Saturday: In Rhythm
Energy radiates out of the Bryce Jordan Center when a popular band takes the stage.
Confetti falls in the Bryce Jordan Center as Cash Cash performs at THON #commthon2020 pic.twitter.com/7Fb6FpNfkm— Christina Veintimilla (@ChristinaVeinti) February 23, 2020
THON isn't just about what happens on the main floor of the Bryce Jordan Center. Most people attending the event take turns occupying the seats above the dancers and THON families. They stand in solidarity. Many are there to cheer on specific dancers:
A giant print-out of dancer Alicia Santarsiero’s face is waved around by her friend Gabriella Sinatra. Both are students at Penn State Scranton. Saturday at 4pm. #COMMTHON2020 pic.twitter.com/S6crtM7Hp9— Lillian Swartzell (@LillySwartzell) February 22, 2020
Some people dress up to stand out in the crowd.
Alex Devic, a Penn State grad student in computer science, goes all out with his outfit for his 5th THON. Saturday at 3pm. #COMMTHON2020 pic.twitter.com/pARi7QzXPY— Lillian Swartzell (@LillySwartzell) February 22, 2020
Meanwhile, across the state and away from the crowded BJC, a THON fund-raiser sends out thank you notes during the event to her donors
Penn State student Lauren, writes thank you cards to all her generous donors. She has raised over $1000 to support Four Diamond families and THON. #COMMTHON2020— Melina Chumley (@ChumleyMelina) February 23, 2020
11:02 pm pic.twitter.com/EQvYEvZXGM
One of the featured elements of THON is a line dance specific to that year's year's theme.
shot at 12:47 p.m. on Saturday, Feb. 22nd, 2020. The dance and relations captain takes the stage to perform the line dance with a special little guest. #commthon2020 pic.twitter.com/C30c3ltUuh— Amanda Thieu (@MandaThieu) February 22, 2020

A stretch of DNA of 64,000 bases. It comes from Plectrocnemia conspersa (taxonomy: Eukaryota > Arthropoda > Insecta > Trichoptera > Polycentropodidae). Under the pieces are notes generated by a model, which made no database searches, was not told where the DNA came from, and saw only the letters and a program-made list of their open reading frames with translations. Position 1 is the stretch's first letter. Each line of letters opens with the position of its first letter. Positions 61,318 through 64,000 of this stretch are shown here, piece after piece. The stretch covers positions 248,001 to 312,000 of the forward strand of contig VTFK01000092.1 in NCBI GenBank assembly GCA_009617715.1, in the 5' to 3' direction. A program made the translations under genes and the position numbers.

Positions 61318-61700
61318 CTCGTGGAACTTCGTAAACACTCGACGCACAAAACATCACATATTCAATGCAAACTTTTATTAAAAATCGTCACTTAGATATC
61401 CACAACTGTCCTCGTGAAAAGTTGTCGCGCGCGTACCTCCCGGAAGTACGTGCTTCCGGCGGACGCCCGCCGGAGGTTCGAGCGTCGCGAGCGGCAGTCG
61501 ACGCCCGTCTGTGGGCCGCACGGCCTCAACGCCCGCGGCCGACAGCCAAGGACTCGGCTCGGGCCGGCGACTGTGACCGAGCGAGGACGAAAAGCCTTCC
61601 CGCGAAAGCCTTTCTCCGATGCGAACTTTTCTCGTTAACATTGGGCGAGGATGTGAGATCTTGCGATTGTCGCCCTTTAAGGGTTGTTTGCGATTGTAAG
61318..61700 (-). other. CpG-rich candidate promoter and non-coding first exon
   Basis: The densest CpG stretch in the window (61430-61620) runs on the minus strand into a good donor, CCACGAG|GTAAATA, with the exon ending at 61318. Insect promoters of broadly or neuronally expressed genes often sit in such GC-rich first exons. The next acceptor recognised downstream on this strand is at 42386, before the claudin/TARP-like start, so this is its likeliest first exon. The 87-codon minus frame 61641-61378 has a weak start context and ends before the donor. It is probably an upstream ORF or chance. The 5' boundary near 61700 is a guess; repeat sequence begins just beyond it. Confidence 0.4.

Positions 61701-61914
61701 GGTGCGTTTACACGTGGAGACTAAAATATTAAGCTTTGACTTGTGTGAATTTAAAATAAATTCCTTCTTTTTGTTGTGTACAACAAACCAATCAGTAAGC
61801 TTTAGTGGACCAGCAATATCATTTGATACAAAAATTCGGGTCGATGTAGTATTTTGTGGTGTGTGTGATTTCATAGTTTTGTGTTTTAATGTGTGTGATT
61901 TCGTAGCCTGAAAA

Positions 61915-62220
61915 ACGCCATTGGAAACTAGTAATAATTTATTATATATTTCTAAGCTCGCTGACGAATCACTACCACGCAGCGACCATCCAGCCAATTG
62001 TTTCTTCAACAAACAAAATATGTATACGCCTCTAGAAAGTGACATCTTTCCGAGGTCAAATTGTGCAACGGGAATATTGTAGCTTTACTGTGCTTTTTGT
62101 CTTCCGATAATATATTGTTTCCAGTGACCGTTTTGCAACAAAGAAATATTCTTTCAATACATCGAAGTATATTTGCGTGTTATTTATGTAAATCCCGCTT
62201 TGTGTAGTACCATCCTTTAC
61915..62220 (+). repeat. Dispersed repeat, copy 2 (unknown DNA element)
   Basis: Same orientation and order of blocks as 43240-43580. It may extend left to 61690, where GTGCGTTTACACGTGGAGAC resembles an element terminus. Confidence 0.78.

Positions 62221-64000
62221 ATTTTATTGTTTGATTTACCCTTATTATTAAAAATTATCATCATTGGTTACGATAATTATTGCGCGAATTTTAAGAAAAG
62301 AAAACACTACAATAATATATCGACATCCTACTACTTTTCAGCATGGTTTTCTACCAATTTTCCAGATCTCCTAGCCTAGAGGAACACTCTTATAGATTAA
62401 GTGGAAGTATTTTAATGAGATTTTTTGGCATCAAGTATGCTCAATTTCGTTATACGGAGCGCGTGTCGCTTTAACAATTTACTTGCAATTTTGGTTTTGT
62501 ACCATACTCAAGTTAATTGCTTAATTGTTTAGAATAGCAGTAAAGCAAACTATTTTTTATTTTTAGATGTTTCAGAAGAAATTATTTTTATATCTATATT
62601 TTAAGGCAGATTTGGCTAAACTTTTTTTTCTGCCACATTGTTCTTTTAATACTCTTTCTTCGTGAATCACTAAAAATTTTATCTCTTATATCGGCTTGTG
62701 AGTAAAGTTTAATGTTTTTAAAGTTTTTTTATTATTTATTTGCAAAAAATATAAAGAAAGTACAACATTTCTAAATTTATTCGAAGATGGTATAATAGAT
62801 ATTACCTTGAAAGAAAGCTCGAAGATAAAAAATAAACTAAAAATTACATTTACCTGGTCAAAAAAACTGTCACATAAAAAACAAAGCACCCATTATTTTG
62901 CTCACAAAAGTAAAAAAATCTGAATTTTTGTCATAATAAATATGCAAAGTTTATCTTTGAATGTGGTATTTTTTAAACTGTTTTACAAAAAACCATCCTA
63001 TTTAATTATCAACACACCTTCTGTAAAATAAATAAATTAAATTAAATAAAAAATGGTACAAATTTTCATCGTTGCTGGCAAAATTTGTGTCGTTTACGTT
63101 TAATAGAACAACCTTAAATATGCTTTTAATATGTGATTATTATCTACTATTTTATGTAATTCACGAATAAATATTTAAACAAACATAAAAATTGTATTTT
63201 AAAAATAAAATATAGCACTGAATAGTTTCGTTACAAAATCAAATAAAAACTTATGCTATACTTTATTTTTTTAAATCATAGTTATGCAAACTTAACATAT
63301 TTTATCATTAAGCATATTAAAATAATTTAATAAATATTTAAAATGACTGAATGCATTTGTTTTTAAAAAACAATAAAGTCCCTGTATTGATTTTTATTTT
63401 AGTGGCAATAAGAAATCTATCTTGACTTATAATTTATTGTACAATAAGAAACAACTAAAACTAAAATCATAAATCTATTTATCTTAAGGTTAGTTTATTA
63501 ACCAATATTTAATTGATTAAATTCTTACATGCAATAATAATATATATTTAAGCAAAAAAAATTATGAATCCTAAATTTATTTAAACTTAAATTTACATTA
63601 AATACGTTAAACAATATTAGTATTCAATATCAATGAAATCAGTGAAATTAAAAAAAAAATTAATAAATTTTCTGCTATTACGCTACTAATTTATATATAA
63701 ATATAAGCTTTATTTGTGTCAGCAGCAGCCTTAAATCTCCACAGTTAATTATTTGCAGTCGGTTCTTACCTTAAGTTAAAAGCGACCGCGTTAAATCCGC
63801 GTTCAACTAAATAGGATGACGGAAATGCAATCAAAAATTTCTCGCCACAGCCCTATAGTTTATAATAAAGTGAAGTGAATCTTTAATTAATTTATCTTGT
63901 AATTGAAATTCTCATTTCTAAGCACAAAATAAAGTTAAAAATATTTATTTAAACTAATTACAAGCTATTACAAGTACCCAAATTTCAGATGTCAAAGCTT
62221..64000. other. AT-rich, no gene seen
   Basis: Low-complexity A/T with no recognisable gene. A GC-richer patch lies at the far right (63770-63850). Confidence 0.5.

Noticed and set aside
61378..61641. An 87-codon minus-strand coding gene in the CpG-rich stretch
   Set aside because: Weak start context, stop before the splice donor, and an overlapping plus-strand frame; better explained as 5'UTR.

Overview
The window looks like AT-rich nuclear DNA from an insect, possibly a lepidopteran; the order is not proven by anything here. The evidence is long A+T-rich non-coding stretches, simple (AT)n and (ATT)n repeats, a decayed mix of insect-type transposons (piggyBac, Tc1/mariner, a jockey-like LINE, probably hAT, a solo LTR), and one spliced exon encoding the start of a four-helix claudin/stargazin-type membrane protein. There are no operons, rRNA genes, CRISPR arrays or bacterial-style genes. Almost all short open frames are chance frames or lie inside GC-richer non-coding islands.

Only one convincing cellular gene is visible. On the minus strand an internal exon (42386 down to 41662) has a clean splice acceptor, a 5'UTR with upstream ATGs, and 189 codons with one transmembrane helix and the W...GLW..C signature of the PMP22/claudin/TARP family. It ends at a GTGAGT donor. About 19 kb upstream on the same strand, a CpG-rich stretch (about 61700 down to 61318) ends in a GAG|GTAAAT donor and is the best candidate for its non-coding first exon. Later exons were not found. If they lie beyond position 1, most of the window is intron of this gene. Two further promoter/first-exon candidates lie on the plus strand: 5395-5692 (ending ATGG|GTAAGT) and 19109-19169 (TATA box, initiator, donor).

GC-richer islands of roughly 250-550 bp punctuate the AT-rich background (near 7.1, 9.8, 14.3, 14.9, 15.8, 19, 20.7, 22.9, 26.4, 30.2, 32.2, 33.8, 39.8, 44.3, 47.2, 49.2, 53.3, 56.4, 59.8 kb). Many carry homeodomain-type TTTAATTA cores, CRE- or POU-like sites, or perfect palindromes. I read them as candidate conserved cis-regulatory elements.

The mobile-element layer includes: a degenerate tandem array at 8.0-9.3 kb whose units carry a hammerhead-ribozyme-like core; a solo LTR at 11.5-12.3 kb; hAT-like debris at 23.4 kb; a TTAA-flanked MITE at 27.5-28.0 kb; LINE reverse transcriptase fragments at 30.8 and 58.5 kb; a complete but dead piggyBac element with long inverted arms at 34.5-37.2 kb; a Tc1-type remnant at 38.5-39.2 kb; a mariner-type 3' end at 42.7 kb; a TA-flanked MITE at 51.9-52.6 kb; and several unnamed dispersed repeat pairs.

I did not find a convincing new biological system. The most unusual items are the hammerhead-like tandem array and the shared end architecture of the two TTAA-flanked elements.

Each of the thousands of students participating in THON has a story behind why they are there. Here is a sampling, from in the stands and on the BJC dance floor.
Gaby Klein, senior, dancing in THON 2020 describes why she thons. @webcurtpsu pic.twitter.com/WwML80LwEf— Amanda Thieu (@MandaThieu) February 22, 2020
Friday evening: Launch time
Students and THON families pack the Bryce Jordan Center as the event begins.
Friday 9:21pm—Singer Daya came to show her support on stage at THON! #commthon2020 pic.twitter.com/4GK17RQuxC— Paige Hooven (@hooven_paige) February 22, 2020
Student-run 46 Live streams the event through the THON's website, allowing alums to follow the event across the state and around the world.
Cornell University student, Emma Ungar, was supposed to visit Penn State this weekend to support her friends dancing in THON but unfortunately something came up! Click below to see what happened!#COMMTHON2020— Melina Chumley (@ChumleyMelina) February 21, 2020
6:13 pm pic.twitter.com/BlFzUuhAXq
Preparing for THON
Staying awake and standing for 46 hours straight is no easy task. Reagan Mulholland, a senior majoring in Photojournalism, was chosen to be an independent dancer for THON 2020 after she experienced THON for the first time last year. Mulholland was able to be on the floor last year for one of her classes where she experienced first hand all of the work that went into the event and decided she wanted to be a part of something bigger than herself.
~ Video reporting by Caitlin Lee
Timeline: THON 2020